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‘Conspiracy Machines’ - The Role of Social Bots during the COVID-19 ‘Infodemic’


Abstract and Figures

The omnipresent COVID-19 pandemic gave rise to a parallel spreading of misinformation, also referred to as an ‘Infodemic’. Consequently, social media have become targets for the application of social bots, that is, algorithms that mimic human behaviour. Their ability to exert influence on social media can be exploited by amplifying misinformation, rumours, or conspiracy theories which might be harmful to society and the mastery of the pandemic. By applying social bot detection and content analysis techniques, this study aims to determine the extent to which social bots interfere with COVID-19 discussions on Twitter. A total of 78 presumptive bots were detected within a sample of 542,345 users. The analysis revealed that bot-like users who disseminate misinformation, at the same time, intersperse news from renowned sources. The findings of this research provide implications for improved bot detection and managing potential threats through social bots during ongoing and future crises.
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Australasian Conference on Information Systems Marx et al
2020, Wellington Social Bots and Infodemics
‘Conspiracy Machines’ - The Role of Social Bots during the
COVID-19 ‘Infodemic’
Julian Marx
Department of Computer Science and Applied Cognitive Science
University of Duisburg-Essen
Duisburg, Germany
Felix Brünker
Department of Computer Science and Applied Cognitive Science
University of Duisburg-Essen
Duisburg, Germany
Milad Mirbabaie
Faculty of Business Studies and Economics
University of Bremen
Bremen, Germany
Eric Hochstrate
Department of Computer Science and Applied Cognitive Science
University of Duisburg-Essen
Duisburg, Germany
The omnipresent COVID-19 pandemic gave rise to a parallel spreading of misinformation, also
referred to as an ‘Infodemic’. Consequently, social media have become targets for the application of
social bots, that is, algorithms that mimic human behaviour. Their ability to exert influence on social
media can be exploited by amplifying misinformation, rumours, or conspiracy theories which might be
harmful to society and the mastery of the pandemic. By applying social bot detection and content
analysis techniques, this study aims to determine the extent to which social bots interfere with COVID-
19 discussions on Twitter. A total of 78 presumptive bots were detected within a sample of 542,345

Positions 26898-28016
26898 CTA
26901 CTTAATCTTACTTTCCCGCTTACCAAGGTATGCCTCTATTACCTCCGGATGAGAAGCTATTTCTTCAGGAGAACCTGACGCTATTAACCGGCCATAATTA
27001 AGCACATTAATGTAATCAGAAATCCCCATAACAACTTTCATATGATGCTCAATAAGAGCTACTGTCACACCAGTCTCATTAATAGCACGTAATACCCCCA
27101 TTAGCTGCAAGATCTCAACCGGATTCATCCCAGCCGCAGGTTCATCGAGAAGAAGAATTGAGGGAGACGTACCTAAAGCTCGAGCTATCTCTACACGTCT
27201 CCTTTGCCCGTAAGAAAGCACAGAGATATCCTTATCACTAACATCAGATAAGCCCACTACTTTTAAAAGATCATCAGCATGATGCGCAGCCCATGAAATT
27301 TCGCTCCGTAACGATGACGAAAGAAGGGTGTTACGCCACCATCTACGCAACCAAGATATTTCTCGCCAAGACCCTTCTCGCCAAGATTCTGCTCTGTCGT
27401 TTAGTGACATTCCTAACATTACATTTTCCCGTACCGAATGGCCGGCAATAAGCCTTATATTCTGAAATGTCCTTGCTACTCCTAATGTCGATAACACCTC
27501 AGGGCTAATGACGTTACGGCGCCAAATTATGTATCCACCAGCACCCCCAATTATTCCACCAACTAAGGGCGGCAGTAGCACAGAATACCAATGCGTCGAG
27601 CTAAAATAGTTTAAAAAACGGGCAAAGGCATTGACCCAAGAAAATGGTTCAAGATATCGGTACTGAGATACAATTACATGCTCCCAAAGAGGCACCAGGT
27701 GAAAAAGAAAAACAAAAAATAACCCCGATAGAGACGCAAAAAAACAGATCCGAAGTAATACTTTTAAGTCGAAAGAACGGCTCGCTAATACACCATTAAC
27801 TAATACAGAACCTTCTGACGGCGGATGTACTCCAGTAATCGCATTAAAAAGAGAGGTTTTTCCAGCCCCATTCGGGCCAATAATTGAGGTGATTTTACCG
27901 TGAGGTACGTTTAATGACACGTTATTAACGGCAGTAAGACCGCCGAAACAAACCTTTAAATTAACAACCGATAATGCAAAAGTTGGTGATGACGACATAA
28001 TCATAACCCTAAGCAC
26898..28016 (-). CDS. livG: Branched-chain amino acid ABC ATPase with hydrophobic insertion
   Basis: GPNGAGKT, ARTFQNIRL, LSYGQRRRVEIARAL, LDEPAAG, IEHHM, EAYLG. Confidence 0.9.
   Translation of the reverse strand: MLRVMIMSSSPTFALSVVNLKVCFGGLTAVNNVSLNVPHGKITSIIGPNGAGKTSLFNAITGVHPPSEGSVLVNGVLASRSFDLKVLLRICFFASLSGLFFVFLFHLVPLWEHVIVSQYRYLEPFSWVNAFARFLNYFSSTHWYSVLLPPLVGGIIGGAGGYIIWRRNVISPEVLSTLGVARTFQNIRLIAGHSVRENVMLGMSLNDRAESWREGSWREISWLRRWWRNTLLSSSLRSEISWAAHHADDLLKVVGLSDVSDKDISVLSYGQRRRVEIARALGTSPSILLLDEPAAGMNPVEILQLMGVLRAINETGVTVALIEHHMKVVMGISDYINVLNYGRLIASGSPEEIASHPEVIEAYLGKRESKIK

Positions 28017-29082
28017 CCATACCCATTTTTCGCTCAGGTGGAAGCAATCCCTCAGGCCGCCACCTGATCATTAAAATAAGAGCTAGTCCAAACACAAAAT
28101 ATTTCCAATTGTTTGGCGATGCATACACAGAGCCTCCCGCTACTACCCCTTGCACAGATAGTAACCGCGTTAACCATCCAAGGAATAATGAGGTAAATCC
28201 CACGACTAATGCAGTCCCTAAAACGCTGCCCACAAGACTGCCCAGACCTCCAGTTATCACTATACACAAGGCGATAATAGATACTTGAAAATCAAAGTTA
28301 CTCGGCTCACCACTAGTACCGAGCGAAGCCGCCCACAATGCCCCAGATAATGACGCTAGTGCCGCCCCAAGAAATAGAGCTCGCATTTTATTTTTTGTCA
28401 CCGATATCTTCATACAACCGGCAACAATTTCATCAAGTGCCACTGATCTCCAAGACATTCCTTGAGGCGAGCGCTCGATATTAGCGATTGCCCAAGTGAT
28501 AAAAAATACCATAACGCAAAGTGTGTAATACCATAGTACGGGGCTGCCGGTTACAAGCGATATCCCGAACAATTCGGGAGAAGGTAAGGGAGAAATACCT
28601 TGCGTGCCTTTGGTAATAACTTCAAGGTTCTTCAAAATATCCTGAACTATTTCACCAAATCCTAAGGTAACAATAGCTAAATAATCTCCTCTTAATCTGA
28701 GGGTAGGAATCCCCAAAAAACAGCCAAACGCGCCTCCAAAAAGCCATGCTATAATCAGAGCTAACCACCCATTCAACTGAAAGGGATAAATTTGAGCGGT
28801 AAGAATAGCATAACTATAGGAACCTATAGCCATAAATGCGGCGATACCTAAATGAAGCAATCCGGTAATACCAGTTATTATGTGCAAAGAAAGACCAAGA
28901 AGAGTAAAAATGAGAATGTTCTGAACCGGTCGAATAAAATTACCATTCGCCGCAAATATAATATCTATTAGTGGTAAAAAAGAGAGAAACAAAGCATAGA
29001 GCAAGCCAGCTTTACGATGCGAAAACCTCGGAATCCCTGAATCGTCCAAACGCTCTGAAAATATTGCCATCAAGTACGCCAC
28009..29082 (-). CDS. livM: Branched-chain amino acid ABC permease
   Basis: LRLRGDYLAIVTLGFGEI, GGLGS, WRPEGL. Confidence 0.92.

users. The analysis revealed that bot-like users who disseminate misinformation, at the same time,
intersperse news from renowned sources. The findings of this research provide implications for
improved bot detection and managing potential threats through social bots during ongoing and future
Keywords COVID-19, Social Bots, Crisis Communication, Misinformation, Infodemics.
Australasian Conference on Information Systems Marx et al
2020, Wellington Social Bots and Infodemics
1 Introduction
Social media have become a powerful communication tool for the procurement and dissemination of
information (Varol et al. 2017). Especially during extreme events, social media are used to engage with
online contacts and to stay informed (Mirbabaie et al. 2020; Mirbabaie and Marx 2019). The same
applies to the infectious Coronavirus disease 2019 (COVID-19), which turned out to be one of the most
discussed events on social media in recent years. However, apart from human users, social bots, that
is, algorithms programmed to mimic human behaviour on social media platforms, also have been
found engage in online discussions (Stieglitz, Brachten, et al. 2017). Scholarship distinguishes between
benign social bots, which were designed with good intentions, and malicious bots. The aim behind
malicious social bots may include altering other humans’ behaviour or distorting the opinion climate
in social media communities (Ferrara et al. 2014; Ross et al. 2019). However, examples in the recent
past have shown that, without proper monitoring, also benign bots can turn malicious. For instance, in
2016, Microsoft’s Tay had to be shut down due to obscene and inflammatory tweets it had learned
from other Twitter users (Neff and Nagy 2016). Furthermore, the unregulated nature of social media
entails the dissemination of information of questionable credibility (Wattal et al. 2010). The spread of
misinformation, defined as false or inaccurate information, especially that which is deliberately
intended to deceive (Lazer et al. 2018), poses a serious threat to public health during pandemics
(Zarocostas 2020). The amplification of the spreading of misinformation by social bots becomes
problematic if the health information and contributions, for example, contain information that can
influence the public opinion in a wrong way and thereby impede public health measures.